Thursday, April 12, 2018

Crazy Health Stuff- Update 5

I’ve been meaning to post an update for a while now.

For those of you just tuning in, my crazy journey began about two years ago with pretty serious unexplained weight gain (I’ve gained more than 50 lbs.), along with several other health things, like I was exhausted all the time. This led me to see a doctor, then I was referred to a specialist, then I had some major health insurance woes, then I was diagnosed with a non-cancerous pituitary tumor, then I finally got the right insurance that took affect in January of this year. I’ve done multiple rounds of tests over the last two years that make them think that I have something called Cushing’s Disease, an endocrine disorder that means that my body is producing too much Cortisol. Cortisol is responsible for fight or flight—so my body constantly stores any calorie as fat because it’s afraid I’m going to starve, and also I’m always exhausted because I’m constantly revved up like I’m in flight mode. It also includes things like body acne. It's really a treat, let me tell you.

Here’s the latest:

Last time I reported that the doctor needed me to stop taking one medication and then re-take a urine test. It came back with the same results that I had while on the meds, indicating that the issue has nothing to do with said medication.

When my doctor called to give me those results she told me that they would schedule the more invasive test, and that I had been the topic of discussion at their monthly conference. Apparently, the whole group of specialists and surgeons and everyone involved in the pituitary clinic at the hospital get together and talk about the crazy cases once a month. I have it on good authority that for me to be their topic apparently means I’m famous.  I will happily sign autographs.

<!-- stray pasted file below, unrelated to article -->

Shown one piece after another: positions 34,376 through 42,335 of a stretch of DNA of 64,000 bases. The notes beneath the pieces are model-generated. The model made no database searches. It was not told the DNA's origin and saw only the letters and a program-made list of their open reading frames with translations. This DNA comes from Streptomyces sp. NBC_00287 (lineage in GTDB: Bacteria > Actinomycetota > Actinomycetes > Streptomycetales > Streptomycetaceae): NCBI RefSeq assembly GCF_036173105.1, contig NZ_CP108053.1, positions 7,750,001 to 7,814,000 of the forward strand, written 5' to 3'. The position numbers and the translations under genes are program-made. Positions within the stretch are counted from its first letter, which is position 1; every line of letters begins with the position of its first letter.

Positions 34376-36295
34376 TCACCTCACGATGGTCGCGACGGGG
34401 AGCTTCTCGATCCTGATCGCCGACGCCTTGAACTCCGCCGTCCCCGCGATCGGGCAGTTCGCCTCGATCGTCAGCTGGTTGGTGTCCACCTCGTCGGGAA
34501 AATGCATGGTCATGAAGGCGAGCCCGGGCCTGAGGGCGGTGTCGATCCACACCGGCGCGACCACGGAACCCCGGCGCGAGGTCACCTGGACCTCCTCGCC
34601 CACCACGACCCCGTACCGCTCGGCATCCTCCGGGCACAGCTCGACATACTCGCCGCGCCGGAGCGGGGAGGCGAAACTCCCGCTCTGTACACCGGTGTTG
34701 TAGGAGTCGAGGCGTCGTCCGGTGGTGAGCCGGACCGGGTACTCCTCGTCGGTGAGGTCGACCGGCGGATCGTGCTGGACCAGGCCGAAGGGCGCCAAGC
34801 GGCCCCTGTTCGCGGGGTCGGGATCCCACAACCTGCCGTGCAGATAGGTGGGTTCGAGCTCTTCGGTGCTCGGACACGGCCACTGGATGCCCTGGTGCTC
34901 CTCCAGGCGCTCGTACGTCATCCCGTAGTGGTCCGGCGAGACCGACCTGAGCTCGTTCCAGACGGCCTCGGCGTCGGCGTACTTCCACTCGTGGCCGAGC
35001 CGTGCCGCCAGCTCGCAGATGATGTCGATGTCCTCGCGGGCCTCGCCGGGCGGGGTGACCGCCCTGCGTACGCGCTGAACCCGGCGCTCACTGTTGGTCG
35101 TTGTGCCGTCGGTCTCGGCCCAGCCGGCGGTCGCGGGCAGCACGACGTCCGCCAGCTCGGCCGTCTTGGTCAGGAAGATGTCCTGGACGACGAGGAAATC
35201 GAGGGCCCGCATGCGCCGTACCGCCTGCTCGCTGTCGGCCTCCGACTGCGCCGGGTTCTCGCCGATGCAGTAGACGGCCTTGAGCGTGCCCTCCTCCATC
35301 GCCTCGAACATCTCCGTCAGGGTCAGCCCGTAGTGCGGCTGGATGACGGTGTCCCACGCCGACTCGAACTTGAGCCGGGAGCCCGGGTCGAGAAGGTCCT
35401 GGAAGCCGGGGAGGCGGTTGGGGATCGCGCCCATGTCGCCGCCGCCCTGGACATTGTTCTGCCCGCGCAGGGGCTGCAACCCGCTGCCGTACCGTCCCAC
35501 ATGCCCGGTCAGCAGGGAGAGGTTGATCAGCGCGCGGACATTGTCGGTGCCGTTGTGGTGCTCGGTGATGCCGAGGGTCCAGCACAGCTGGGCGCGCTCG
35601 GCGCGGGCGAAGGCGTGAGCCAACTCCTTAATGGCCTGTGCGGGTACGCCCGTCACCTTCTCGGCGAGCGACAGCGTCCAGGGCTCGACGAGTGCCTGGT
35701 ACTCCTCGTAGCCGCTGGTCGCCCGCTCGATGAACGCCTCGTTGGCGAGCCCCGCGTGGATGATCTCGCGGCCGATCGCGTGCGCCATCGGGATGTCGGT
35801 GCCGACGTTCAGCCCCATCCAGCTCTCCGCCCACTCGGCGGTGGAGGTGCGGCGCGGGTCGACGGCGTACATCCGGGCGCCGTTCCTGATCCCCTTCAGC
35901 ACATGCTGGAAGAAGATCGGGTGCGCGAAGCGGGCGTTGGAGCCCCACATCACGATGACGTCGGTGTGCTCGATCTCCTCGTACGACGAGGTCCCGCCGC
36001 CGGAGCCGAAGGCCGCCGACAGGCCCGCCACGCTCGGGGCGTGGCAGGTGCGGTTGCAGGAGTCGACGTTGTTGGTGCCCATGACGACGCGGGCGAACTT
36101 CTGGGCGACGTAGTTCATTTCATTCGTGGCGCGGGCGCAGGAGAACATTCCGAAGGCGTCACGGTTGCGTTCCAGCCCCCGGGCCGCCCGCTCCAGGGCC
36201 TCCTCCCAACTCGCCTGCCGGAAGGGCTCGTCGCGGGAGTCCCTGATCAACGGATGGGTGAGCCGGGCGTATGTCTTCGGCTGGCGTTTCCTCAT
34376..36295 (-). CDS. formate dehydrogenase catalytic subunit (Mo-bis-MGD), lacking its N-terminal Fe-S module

I'm excited to go get my head examined!
It took a few weeks to get the test scheduled, and I finally had my test on Wednesday, which was yesterday. It took pretty much all day. Here’s how I understand that it works: They sedated me, and then inserted a catheter into my veins and took fluids from around the tumor site. Then, they injected something else in the pituitary gland (in my brain, where the tumor is) and took more fluids. This will tell them for sure if the pituitary tumor is causing all of the cortisol issues in my body, or if there is some anomaly elsewhere.

The doctor performing the test was this cute old man in his late 60’s, and he looked like the dad in “Bread and Jam for Francis,” which was one of my favorite children’s books about a family of badgers. As usual, the doctor told me after the test that I had “weird anatomy” in my brain. I’m always the rare case that they’re like, “He-ey, I’ve never SEEN this before! Do you mind if I get my med student/colleague/mother-in-law in here to take a look at this?” I guess there’s one part that usually only takes seven minutes and it took him 32. The whole test part took about two-ish hours and then I had to be in recovery for four-ish hours. I had to have a “responsible adult” pick me up, so Ellie was my hero as usual. I think that they asked her things like, “Do you have a good job? Do you pay your taxes? Have you kept your dog alive? Do you make your bed?” and stuff like that to make sure she is responsible. It’s a good thing Ellie was there because I was pretty out of it. I don’t remember much of recovery or of the rest of the afternoon. The only part that I really remember is asking Dr. Francis’ Dad if I could see what it looked like inside my brain, and he texted me photos. It’s pretty cool.

Inside my brain from the side (that's my cartilage piercing in my right ear that you see in the photo). 

Inside my brain from the center. My nostrils look like eyes on a scary moth creature.
I’m pretty sore today, and I have a crazy headache. But, I have headaches all the time so there’s no telling if this is from the test or just a stupid headache. My guts do feel a little bit like someone tried to drive something up to my brain via my veins.

Mostly I’m just stoked to finally be close to getting some real answers. I’ll keep you posted!

Father, in "Bread and Jam for Francis"

1 comment:

  1. I'm glad the procedure went well. I hope you get all the right answers and that the treatment you need will be quick and easy!